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I have a jquery mobile app that uses ajax to make calls to my asp.net web methods written in C#. These methods query a SQL Server database and return data. At this point no user registration is necessary. I also have some facebook integration using the javascript sdk, in terms of likes, comments, and posting to a user's wall/timeline.

The next step in my development is that the user will be able to pay a fee to essentially get data entered into my database. I would like to avoid getting into user/password management, and instead rely on a facebook login (and later maybe other social networks, for now let's stick with facebook).

So the workflow that I see is:

  1. I prompt the user to login to facebook if not logged in already
  2. user clicks 'buy' on my website, which is a paypal button
  3. user gets sent to a secure paypal page, makes the payment, and is returned to my site
  4. with a successful payment, I call a web method to insert the new data, which is marked as being entered by this facebook user. The web method will connect with the same sql server account that does all the fetching, there will not be sql server user accounts for individual visitors.

I see some interesting security holes here. Like someone writing code to directly call my insert web method, without having made any payments. I'm looking for guidance on how to tie all these steps together in a secure way so that in the end, I am guaranteed that any data that is entered was a) paid for and b) entered by the currently logged in facebook user

I have read the facebook login developer docs, the paypal developer docs, and the microsoft asp.net application services docs. I can mostly understand each one, but I am getting lost tying them all together in a single, secure transaction. Any tips would be much appreciated!

Thanks in advance...

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1 Answer 1

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what you need to do is - in your insert web method, verify that a payment has been made by the user. You can do that in couple of ways. Use the PayPal IPN (Instant Payment Notification) to confirm the payment or switch over to the PayPal Express Checkout API so you can verify the payment programmatically after the user is redirected back to your site. Here is a quick how-to guide that would help you implement this: https://www.x.com/developers/paypal/documentation-tools/express-checkout/how-to/ht_ec-singleItemPayment-curl-etc

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Thanks for the feedback. I've been reading more on the x.com site, and it gets even more confusing. There are merchant APIs, SDKs, etc - not sure where to begin. Not sure if I will need an SSL certificate to have an https page, I was hoping that would all be handled by the paypal site. But in the link you provided, the is a password being sent. Unfortunately it is not clear to me where this is being sent from: a secure client page or a back end server using one of the server SDKs? For a paypal and a security newbie, it is really hard to get an overview of the big picture. More reading to do! –  AnOttawan Dec 7 '12 at 19:36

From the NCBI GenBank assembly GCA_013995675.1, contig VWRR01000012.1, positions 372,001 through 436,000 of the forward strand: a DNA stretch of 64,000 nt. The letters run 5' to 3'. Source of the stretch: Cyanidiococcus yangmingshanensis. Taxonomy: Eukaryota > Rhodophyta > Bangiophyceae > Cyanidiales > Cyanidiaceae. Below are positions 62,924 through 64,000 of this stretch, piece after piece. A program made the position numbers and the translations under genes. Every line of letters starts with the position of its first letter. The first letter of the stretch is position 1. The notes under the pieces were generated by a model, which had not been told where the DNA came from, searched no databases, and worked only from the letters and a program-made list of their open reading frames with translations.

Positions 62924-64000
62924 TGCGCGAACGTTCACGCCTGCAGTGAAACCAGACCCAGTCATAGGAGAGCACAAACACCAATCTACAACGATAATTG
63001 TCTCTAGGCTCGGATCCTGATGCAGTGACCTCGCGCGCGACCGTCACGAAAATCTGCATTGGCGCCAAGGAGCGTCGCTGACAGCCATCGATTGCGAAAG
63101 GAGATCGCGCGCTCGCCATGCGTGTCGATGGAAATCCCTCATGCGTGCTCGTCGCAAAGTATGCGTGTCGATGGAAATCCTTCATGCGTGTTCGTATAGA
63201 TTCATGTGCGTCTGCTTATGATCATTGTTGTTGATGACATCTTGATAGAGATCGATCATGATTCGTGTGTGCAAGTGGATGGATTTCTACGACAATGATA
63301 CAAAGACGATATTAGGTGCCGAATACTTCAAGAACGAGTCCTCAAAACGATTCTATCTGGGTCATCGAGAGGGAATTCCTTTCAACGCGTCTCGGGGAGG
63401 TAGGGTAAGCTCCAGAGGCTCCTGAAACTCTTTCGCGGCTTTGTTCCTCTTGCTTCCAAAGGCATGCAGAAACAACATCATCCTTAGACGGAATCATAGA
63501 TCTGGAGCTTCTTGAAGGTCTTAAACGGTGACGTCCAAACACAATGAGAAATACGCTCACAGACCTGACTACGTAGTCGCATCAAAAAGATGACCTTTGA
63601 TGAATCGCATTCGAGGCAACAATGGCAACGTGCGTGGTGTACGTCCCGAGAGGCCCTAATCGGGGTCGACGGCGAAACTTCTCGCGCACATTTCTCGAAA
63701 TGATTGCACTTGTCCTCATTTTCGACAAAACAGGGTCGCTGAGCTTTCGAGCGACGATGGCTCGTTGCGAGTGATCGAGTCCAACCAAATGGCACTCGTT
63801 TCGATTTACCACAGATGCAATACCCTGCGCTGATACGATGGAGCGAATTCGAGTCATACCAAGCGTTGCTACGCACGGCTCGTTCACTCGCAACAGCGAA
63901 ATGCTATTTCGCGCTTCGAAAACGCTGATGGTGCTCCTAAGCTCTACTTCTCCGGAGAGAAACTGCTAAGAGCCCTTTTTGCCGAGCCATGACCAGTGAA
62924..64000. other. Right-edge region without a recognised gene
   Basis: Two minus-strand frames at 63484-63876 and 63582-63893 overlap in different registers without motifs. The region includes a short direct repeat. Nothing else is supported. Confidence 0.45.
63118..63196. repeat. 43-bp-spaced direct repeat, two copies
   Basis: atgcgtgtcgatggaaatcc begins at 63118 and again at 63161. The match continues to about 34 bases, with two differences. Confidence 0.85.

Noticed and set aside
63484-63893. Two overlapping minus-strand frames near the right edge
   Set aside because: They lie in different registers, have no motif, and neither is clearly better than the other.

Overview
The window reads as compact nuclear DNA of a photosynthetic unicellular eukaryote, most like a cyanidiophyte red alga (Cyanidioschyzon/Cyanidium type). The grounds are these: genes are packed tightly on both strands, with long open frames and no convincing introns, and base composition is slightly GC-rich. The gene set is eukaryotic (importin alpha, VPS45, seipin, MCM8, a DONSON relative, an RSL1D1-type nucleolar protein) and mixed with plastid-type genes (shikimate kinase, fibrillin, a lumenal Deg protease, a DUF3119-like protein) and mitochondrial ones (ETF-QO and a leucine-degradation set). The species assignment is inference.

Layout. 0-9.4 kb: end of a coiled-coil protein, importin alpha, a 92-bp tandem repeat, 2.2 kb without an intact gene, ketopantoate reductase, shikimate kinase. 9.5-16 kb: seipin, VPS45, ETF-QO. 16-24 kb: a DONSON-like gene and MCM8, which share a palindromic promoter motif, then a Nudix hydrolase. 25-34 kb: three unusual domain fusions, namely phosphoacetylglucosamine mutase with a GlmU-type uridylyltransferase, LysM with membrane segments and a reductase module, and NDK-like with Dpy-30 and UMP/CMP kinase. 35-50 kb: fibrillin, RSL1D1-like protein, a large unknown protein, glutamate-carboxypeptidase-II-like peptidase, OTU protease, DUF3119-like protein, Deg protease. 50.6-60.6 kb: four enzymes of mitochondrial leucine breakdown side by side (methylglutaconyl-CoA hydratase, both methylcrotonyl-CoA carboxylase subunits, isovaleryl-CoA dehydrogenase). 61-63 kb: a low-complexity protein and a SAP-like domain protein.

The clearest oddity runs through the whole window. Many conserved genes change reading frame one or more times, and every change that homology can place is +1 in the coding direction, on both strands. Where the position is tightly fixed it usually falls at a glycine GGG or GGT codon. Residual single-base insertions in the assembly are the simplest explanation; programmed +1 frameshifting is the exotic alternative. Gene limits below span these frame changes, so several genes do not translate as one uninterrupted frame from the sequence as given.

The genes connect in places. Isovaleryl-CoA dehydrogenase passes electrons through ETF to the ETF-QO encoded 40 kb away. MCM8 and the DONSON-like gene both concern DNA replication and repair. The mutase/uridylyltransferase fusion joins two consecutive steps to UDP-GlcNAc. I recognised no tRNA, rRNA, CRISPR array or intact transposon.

What about Payment Data Transfer? That seems like it could work as well. –  AnOttawan Dec 9 '12 at 15:33
    
The username, password and signature are the PayPal's API Credentials (not end consumer's credentials). You would need to pass them in all API calls you make to PayPal so it can authenticate and authorize your calls as needed. Since these are secure API Credentials, you would need to make these calls from a server side (not client side). For Express checkout API, you can use the merchant SDK that includes support for those APIs. The SDK takes care of a lot of implementation details for you. You don't need an SSL cert for this. –  Praveen Dec 9 '12 at 17:03
    
Payment Data Transfer is an advanced process to dynamically update your payment information on the PayPal's review your payment page that's rendered for the end consumer. Typically use of this is when you need to recalculate the shipping and tax based on the consumer's address and display it to the consumer on the PayPal hosted pages. –  Praveen Dec 9 '12 at 17:05
    
According to this link, you need an internet merchant account to use express checkout: www.paypal.com/ca/cgi-bin/webscr?cmd=_additional-payment-overview. It implies that I should already be able to accept credit cards directly, and am just adding paypal as a new payment method. I don't have a merchant acoount, I just want to use regular ol' business paypal. And I don't have https. It sounds like there really isn't a solution for regular paypal business account. I must say that trying to navigate the paypal documentation has been one of the most frustrating experiences in recent memory. –  AnOttawan Dec 12 '12 at 17:20

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